Faith, Family, Love and Reviews

Crew Review: Inspiring the American Dream: Abraham’s Journey by Robert and Kathleen Basmadjian

on February 28, 2013

I’ve heard of the American Dream but have never been sure what it really is, so when I looked more into it, I found it’s basically a set of standards that allows for the opportunity of success and prosperity through hard work.  Of course everyone’s American Dream is going to be different – one’s dream may to be rich and have a large house while another may be to save enough money to take a foreign mission trip.  Inspiring the American Dream seeks to help this generation re-realize what the American Dream is and they seek to do that through the book Abraham’s Journey.

I was very excited to get this book to read with my three children, ages 11, 8 and 6, however my excitement quickly turned to apprehension as I began the book.  The book takes place during the Great Recession, both mom and dad have lost their jobs so they are explaining to their children that there won’t be any Christmas presents – they’ll still put up a tree, decorate, sing Christmas songs, but there won’t be presents.  Abraham wants to ‘save’ Christmas by buying presents for his mom, dad and sister – so he gets on his smart phone to text his friends about job openings – and out pops Abraham Lincoln who takes him on a “cyber” journey to meet the people who have obtained the ‘American Dream’.

Abraham takes Abraham to meet with people like Martin Luther King, Jr., Norman Rockwell (who likes Abraham’s talent with art), Amelia Earhart, the Gates’, and Mark Zuckerberg.  After meeting these people and being given different ideas of what generates the American Dream, Abraham paints and sells his pictures, and he surprises his parents and sister on Christmas morning by saving Christmas.  The family also visit a homeless shelter in which they drop off items like blankets, books and money.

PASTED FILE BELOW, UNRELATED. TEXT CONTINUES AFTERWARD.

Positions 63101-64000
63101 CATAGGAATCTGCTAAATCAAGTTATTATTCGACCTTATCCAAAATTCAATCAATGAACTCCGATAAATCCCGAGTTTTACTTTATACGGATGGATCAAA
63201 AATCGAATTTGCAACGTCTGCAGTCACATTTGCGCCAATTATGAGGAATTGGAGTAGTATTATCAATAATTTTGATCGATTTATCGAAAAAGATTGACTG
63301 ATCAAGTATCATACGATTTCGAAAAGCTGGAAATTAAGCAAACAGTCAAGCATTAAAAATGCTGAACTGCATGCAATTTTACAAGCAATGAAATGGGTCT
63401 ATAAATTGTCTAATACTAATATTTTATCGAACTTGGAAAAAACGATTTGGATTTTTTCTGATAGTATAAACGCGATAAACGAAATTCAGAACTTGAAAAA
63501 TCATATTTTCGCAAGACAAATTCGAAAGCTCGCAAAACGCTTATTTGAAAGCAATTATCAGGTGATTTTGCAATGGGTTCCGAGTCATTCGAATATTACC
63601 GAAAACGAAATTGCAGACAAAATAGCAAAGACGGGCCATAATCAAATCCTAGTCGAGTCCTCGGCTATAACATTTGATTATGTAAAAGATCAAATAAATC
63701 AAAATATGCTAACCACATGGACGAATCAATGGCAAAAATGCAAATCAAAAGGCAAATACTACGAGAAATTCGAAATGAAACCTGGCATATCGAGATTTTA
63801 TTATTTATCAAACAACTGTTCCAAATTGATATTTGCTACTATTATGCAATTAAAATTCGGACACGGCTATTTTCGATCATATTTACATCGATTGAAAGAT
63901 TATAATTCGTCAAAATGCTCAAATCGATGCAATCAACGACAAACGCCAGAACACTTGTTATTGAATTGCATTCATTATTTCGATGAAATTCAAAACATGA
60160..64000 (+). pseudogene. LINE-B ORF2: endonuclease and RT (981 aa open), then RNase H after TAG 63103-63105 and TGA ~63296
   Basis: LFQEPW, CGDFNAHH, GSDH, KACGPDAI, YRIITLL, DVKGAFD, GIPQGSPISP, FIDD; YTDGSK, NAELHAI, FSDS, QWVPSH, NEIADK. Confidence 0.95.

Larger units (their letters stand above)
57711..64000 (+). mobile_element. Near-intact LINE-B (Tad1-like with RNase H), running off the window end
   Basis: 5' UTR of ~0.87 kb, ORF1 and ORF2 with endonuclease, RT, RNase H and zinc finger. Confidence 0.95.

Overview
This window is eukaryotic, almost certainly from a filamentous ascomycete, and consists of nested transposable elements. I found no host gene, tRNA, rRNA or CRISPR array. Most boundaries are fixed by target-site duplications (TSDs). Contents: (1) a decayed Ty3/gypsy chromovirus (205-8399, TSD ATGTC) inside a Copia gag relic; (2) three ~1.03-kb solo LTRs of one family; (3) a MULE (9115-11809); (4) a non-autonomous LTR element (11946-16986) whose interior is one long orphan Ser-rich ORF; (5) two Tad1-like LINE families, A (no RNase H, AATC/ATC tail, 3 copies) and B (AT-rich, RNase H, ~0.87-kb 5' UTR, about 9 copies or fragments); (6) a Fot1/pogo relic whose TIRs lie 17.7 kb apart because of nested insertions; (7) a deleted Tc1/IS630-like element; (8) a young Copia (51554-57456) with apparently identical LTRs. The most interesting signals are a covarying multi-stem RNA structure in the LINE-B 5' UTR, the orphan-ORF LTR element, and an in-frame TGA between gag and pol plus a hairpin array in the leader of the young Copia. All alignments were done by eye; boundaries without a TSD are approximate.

All three of my children were asking, if his parents don’t have a job why does he have a smart phone? as well as why does he need a smart phone to begin with?  The most stirring item of note that all my children noticed was the fact that Christmas needed saving – my children were somewhat upset that the children in the story thought Christmas wouldn’t be Christmas without presents.  Also, one of my issues with the book was the fact of those who are esteemed in the book, with the exception of one – maybe two the other people who are featured are not my idea of the American Dream – what about the farmers, the nurses, the social workers, those in the Armed Forces – I could go on.

Abraham’s Journey can be bought for $14.99 but at just 32 pages in paperback form, I think it’s a steep price for a book that leaves out whatever faith Abraham was supposed to have – unless it’s faith in only himself.  All the striving for the American Dream and the source of the Dream is left out and I think this quote from the book on page 5 which says; “However, you must understand that you…and only you…are capable of making that dream come true” sums up the fact that the American Dream is something that a person is responsible for with no help from the Lord.  Abraham’s Journey is geared for ages 8 to 12 year old children.

You can read what other home school parents have to say by visiting the Schoolhouse Review Crew blog.

**Disclaimer:  I recieved a free copy of this product through the Schoolhouse Review Crew in exchange for my honest review.  I was not required to write a positive review nor was I compensated in any other way.  All opinions I have expressed are my own or those of my family.  I am disclosing this in accordance with FTC regulations.



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